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The Karmapa Unfolds His Thoughts about the Bhikshuni Vows


March 15, 2017 – Tergar Monastery, Bodh Gaya, Bihar, India
On the full moon day, the Tibetan 15th (March 12, 2107), there was a ceremony to celebrate the nuns who took the shramaneri vows at the Mahabodhi Stupa. The Karmapa reprised his talk there, as he wished to say more about his thinking on issues related to full ordination for nuns.

“As I have mentioned before, in Tibetan history during the time of the Dharma king Trisong Deutsen when the first ordained Sanghas were established, there were six or seven princes who went forth and the monastic community was established. Previous to this, we can probably say that there were monastics in Tibet, as monks from China and India stayed at Samye; however, there were probably no Tibetans who were ordained before then, though this needs more research. That said, it is clear that when the first Sangha was Read the rest of this article

Never Giving Up on Sentient Beings


March 14, 2017 – Tergar Monastery, Bodh Gaya, Bihar, India
After a day off for the holiday of Holi, the Karmapa returned to teaching chapter ten on the “Precepts for Generating Aspiring Bodhicitta” from Gampopa’s Ornament of Precious Liberation. The Karmapa focused on the five precepts of aspirational bodhichitta. One of these precepts, never mentally abandoning sentient beings, is the means of guaranteeing that our bodhicitta does not get lost. The Karmapa noted that our achieving the qualities of the Buddha comes down to whether or not we have given up on sentient beings.

This section also treats the causes for losing aspirational bodhicitta. For instance, if our aim is incompatible with the Mahayana, then we will lose aspirational bodhicitta. To counter this, we must have the wish to benefit others and the wish for great Read the rest of this article

History in the Making: The First Step Toward Full Ordination for Tibetan Buddhist Nuns


11 March, 2017 – Monlam Pavilion, Bodhgaya

At the Mahabodhi Stupa, it is the morning of the first full moon in the Tibetan year. In the shade of the Bodhi Tree, nineteen nuns sit near the Vajra Seat, site of the Buddha’s enlightenment. On the path to full ordination, eighteen took the shramaneri vows in the same place the day before, and one remains to take them on this auspicious fifteenth day of the Month of Miracles.

Soon the Karmapa arrives at the main gate, and led by a senior nun carrying a long incense holder and wearing the yellow cockade hat, he walked straight down the red carpet leading into the main temple and its famous statue of the meditating Buddha. Inside, the Karmapa offered shimmering golden robes to the Buddha along with alms bowls full of jars of honey and fruits.

The procession then moved outside and around the great Read the rest of this article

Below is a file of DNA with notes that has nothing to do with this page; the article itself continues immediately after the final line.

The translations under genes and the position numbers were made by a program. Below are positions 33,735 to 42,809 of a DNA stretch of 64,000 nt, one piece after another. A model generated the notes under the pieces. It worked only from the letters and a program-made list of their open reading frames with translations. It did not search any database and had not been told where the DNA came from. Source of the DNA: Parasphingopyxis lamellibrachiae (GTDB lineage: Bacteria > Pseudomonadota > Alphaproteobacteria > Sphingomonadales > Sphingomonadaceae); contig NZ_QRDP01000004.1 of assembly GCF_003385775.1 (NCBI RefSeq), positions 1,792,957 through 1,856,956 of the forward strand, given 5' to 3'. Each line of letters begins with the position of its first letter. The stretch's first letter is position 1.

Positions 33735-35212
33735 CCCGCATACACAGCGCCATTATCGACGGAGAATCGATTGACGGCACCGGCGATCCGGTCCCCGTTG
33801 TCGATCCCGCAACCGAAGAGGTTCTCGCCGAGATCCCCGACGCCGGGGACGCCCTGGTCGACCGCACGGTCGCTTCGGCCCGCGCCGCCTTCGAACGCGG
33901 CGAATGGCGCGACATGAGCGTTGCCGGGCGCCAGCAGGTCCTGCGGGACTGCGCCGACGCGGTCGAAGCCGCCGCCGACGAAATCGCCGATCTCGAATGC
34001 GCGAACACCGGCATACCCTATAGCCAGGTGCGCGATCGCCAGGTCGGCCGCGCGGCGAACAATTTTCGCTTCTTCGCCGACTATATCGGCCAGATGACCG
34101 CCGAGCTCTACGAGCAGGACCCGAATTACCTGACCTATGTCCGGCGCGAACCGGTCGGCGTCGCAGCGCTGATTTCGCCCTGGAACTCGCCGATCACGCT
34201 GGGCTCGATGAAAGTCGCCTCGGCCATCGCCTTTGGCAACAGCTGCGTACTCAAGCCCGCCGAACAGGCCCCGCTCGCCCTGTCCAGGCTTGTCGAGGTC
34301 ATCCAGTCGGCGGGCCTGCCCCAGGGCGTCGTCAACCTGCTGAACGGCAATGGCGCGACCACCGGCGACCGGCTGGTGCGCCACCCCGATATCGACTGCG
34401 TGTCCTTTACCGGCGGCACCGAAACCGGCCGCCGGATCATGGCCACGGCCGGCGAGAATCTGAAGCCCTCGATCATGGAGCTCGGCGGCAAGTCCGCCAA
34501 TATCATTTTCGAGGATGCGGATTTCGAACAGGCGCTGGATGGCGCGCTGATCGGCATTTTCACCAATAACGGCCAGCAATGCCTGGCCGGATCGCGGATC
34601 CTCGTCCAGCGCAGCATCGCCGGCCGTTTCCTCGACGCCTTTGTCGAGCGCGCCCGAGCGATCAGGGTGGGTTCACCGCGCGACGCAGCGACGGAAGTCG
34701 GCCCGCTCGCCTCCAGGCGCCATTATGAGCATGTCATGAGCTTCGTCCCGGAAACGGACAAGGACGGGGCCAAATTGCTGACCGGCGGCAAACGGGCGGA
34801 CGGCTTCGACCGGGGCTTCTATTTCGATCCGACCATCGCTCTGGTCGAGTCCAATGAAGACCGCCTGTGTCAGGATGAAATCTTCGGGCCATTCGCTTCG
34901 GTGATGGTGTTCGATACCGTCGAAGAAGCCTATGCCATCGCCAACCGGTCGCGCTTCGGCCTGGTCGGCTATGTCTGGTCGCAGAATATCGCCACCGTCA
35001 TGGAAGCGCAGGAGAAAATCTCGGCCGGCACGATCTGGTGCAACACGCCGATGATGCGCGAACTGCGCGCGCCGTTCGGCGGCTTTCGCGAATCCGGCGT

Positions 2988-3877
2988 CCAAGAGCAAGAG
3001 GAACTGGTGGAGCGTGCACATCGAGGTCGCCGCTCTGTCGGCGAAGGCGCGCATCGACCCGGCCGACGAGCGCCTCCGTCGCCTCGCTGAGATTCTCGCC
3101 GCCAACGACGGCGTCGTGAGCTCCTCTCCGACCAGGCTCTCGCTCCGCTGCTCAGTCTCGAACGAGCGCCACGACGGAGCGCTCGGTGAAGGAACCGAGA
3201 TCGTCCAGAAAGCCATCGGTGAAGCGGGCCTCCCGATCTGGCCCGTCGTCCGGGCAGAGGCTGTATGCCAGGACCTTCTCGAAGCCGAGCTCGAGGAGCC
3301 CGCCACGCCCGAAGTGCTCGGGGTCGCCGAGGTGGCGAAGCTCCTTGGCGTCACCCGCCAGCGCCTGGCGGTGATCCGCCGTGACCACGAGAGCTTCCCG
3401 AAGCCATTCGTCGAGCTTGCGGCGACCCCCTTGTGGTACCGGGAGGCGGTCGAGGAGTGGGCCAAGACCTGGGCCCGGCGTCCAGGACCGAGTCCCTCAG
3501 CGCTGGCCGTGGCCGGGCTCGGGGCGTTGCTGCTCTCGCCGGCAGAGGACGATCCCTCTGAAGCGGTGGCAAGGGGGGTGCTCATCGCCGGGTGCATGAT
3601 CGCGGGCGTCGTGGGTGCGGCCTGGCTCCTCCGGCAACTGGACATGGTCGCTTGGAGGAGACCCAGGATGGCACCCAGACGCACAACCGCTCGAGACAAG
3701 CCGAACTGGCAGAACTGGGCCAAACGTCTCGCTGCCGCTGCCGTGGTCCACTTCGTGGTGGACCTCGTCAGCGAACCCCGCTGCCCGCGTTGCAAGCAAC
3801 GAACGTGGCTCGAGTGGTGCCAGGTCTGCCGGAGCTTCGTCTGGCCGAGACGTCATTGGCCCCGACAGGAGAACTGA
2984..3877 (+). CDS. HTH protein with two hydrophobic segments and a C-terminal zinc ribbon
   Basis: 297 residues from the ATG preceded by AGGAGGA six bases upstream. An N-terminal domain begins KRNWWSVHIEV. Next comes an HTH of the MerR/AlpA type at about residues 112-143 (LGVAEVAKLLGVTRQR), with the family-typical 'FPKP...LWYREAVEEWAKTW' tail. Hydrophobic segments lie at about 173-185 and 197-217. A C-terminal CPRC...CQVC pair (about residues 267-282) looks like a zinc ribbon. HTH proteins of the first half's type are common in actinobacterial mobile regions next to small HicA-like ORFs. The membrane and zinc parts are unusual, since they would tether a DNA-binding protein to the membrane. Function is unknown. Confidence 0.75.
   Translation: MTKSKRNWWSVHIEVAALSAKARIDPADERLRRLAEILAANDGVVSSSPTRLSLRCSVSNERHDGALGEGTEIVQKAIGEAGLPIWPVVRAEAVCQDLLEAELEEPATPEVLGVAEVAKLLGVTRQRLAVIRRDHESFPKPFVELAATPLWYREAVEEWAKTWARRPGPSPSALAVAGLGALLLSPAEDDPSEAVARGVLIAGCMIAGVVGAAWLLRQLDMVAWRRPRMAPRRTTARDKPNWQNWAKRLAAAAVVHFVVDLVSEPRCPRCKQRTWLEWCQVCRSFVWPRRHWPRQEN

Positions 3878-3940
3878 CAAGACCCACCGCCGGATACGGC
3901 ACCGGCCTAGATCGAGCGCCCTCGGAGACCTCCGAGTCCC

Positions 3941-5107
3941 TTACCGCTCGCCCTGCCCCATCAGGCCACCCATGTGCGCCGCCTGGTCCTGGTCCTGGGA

The Second Day of Losar: The Great Seating Ceremony


28 February, 2017 – Monlam Pavilion, Bodhgaya
On the second day of Losar, His Holiness the Gyalwang Karmapa acknowledged all those who share the responsibility, happiness and burden of his Office of Administration, the Tsurphu Labrang, and those who work in organising the extensive Kagyu Monlam. This ceremony, known also as the Row Ceremony because everyone is seated in rows in front of the Karmapa, was a part of the Tsurphu Monastery Losar tradition. It was a blend of a lavish Tibetan style banquet and a carefully executed monastic ceremony.

On the screen, the sky with rushing clouds covered the main wall, creating an impression that this great gathering was being held under the open skies of Tibet and a huge white decorated ram’s head placed in the center, signified auspiciousness for the next year.

The decoration of the Pavilion was much Read the rest of this article

The Torch of True Meaning: Session Two


February 09, 2017 – Monlam Pavilion, Bodh Gaya, India

A Summary

The Karmapa emphasized the importance of sustaining our commitments once we have received an empowerment and nurturing through practice the seeds it has planted. He also pointed out how we really do not know what the Buddha looked like as images of him came some 600 years after his parinirvana. He is also said to be inconceivable, but that might prevent us from establishing a heartfelt connection with him, and therefore, we meditate on the lama as inseparable from the Buddha.

The General Report

The Karmapa began his talk today by explaining the difference between the guru yoga that is a part of the mahamudra preliminaries and the Four Session Guru Yoga by the Eighth Karmapa, Mikyö Dorje. There are numerous guru yogas of various lengths in the Karma Kamtsang Read the rest of this article